Roche ($RHHBY) is throwing the full weight of its global rep and more than a billion dollars behind Foundation Medicine's ($FMI) ambitious sequencing technology for guiding the personalized treatment of cancer as well as the development of new oncology meds. The pharma giant has wrapped a deal to buy up a majority stake in the molecular diagnostics company for $780 million at $50 a share--a premium rate that's more than twice Friday's close of $23.93.
In addition to gaining control of the Cambridge, MA-based biotech, Roche is injecting another $250 million into the company--buying new shares, also at $50 a share--while reserving a further $150 million-plus for a collaboration on drug combinations, clinical trials and next-gen companion diagnostics. Roche will be left with around 56% of the company's stock.
Foundation's main claim to fame today is its FoundationOne product, which sequences cancer samples in order to come up with a full genomic profile that can be used to guide treatment as well as match patients to clinical studies of new cancer therapies. And Roche, which has staked out a big place for itself in companion diagnostics and new cancer meds, clearly thinks that Foundation's business can lend a big assist in realizing its plans in the rapidly changing oncology field.
Daniel O'Day, the COO of Roche's pharma division and former chief of diagnostics, is joining the Foundation board in this deal.
In the past, Roche has travelled a sometimes rocky road as it bagged new tech outfits and tried to assimilate the developing science into their operations. But this time, the pharma giant is taking a different path, not unlike the one it has followed with some close development partners like Chugai and earlier with Genentech, before coming back for the whole thing. Rather than buying the company, which it probably could have done for a smaller premium than the one revealed today, it's leaving Foundation CEO Michael Pellini and his crew as independent operators, free to continue their work under Roche's wing. Foundation can keep its entrepreneurial roots intact, and Roche stands to benefit from their future evolution.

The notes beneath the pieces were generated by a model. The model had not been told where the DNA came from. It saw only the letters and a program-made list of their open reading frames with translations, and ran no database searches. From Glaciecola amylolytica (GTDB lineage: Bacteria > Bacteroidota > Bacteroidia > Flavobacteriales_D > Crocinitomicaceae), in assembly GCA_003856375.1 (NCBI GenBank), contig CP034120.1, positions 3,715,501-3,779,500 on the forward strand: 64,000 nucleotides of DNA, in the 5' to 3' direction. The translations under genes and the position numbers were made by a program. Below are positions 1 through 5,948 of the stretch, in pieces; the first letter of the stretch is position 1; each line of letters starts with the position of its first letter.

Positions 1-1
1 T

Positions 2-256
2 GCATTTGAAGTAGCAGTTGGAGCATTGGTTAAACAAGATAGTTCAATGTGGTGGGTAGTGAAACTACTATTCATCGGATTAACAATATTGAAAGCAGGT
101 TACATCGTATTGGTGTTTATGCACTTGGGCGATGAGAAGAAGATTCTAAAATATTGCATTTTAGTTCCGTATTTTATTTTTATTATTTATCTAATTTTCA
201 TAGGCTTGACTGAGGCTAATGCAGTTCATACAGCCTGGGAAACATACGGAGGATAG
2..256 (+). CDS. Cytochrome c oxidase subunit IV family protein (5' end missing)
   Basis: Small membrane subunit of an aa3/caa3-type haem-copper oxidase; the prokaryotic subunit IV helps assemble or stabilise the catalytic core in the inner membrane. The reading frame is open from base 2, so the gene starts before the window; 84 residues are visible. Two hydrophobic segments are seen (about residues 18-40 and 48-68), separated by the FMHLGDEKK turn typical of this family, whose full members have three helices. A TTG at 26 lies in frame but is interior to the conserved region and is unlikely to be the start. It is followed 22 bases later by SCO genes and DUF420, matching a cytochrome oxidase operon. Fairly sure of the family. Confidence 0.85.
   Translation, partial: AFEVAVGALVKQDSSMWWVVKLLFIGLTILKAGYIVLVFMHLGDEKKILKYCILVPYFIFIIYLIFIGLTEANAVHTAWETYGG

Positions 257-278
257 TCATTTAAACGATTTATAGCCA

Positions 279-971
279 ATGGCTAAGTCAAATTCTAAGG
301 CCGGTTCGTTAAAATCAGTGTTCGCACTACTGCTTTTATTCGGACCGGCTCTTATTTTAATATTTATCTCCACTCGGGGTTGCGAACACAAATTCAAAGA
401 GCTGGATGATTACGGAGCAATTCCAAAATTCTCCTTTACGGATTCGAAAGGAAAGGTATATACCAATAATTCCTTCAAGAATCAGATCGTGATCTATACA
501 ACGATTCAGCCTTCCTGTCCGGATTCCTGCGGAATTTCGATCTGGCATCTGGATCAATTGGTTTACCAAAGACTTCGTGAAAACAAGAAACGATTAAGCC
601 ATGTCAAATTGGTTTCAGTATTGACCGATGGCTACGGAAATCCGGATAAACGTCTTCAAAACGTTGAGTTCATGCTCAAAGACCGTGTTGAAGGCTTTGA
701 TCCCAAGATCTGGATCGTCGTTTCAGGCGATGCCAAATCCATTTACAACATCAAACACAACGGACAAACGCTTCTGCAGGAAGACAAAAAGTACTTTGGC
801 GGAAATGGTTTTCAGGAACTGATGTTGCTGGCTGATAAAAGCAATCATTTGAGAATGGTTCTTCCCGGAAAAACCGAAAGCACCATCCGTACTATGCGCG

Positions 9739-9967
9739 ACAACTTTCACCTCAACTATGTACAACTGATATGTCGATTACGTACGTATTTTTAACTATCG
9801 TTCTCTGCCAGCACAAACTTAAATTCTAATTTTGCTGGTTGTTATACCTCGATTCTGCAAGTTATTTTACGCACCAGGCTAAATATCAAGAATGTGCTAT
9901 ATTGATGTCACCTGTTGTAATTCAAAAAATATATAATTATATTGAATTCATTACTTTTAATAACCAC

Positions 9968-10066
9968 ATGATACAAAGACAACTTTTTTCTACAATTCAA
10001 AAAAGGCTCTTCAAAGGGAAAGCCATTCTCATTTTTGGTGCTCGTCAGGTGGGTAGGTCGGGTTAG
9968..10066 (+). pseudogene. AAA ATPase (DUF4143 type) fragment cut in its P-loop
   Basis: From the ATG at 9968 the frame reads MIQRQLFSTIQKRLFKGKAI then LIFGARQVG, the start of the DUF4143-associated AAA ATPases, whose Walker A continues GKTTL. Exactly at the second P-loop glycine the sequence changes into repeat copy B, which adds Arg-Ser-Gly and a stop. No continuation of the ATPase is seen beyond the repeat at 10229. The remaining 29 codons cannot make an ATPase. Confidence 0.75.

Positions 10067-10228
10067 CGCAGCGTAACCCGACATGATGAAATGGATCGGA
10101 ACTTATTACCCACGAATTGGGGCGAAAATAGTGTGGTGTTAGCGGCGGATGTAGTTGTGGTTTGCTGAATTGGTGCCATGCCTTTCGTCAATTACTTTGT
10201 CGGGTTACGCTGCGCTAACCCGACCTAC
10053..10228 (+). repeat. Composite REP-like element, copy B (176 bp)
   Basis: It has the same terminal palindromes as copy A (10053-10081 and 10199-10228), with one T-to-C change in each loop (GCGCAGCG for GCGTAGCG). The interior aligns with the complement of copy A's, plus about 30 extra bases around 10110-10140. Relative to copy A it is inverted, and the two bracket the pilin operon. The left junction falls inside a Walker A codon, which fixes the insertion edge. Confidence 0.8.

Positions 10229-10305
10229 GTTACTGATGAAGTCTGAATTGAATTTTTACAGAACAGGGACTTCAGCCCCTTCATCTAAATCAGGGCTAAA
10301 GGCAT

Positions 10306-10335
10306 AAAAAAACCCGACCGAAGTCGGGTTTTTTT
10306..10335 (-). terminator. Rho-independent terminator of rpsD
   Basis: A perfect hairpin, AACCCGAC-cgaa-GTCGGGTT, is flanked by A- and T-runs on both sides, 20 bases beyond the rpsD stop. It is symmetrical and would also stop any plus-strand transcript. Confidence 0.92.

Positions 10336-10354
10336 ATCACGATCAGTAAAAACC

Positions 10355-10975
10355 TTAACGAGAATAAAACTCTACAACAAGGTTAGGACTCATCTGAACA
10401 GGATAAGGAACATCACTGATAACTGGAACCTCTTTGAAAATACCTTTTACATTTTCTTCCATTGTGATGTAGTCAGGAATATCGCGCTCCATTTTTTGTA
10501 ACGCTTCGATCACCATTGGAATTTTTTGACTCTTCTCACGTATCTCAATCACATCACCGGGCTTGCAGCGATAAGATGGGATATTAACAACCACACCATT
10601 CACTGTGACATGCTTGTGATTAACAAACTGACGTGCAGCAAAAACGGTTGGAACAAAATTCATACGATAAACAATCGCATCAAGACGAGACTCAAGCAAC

The deal with Roche, says Pellini, "accelerates the business we have been building over the course of the past 4 or 5 years": taking a molecular approach to changing the way cancer is treated. Specifically, he adds, it allows Foundation--which now has about 300 staffers with plans to keep growing--to collaborate with Roche on circulating tumor DNA geared to monitoring disease and taking a diagnostic approach to immunotherapeutics, a central focus at Roche's R&D groups.
O'Day, for his part, says that taking a majority stake in the company was the best way to ensure that Roche got what it was looking for: An innovative partner who would make all things Roche a top priority at the company.
"You need significant ownership to make sure there's unfettered collaboration and it can go broad and deep," says O'Day. "This is not a business that is core to Roche today. This is a molecular information business, not diagnostic."
|Foundation CEO Michael Pellini|
Roche has long been intrigued by Foundation Medicine. A little more than two years ago Roche's venture arm came in on a round to back the fledgling FMI and its work on a commercial diagnostic test that could be used to match cancer drugs with patients--billing it as a key tool for drug development companies.
Foundation Medicine attracted plenty of positive attention for its diagnostics test work in oncology. The company was named a Fierce 15 biotech in 2012, the day before Roche joined Google ($GOOG), Third Rock and others as a key backer. And Foundation then went public soon after the biotech IPO window opened wide in 2013. The company closed Friday with a share price of $23.93 and a market cap of $677 million.
The deal for the company is all but done. Three shareholders--Third Rock Ventures, Kleiner Perkins Caufield & Byers and Google Ventures, which control 31% of the company--have already committed to vote for it. And the news marks the busy beginning of deals week in San Francisco, as the industry gathers to review the year ahead in biotech at the annual JP Morgan event.
This is the time when industry players like to flex their financial muscles to demonstrate some heavy lifting capabilities. And Roche is clearly willing to play in the heavyweight category.
- here's the release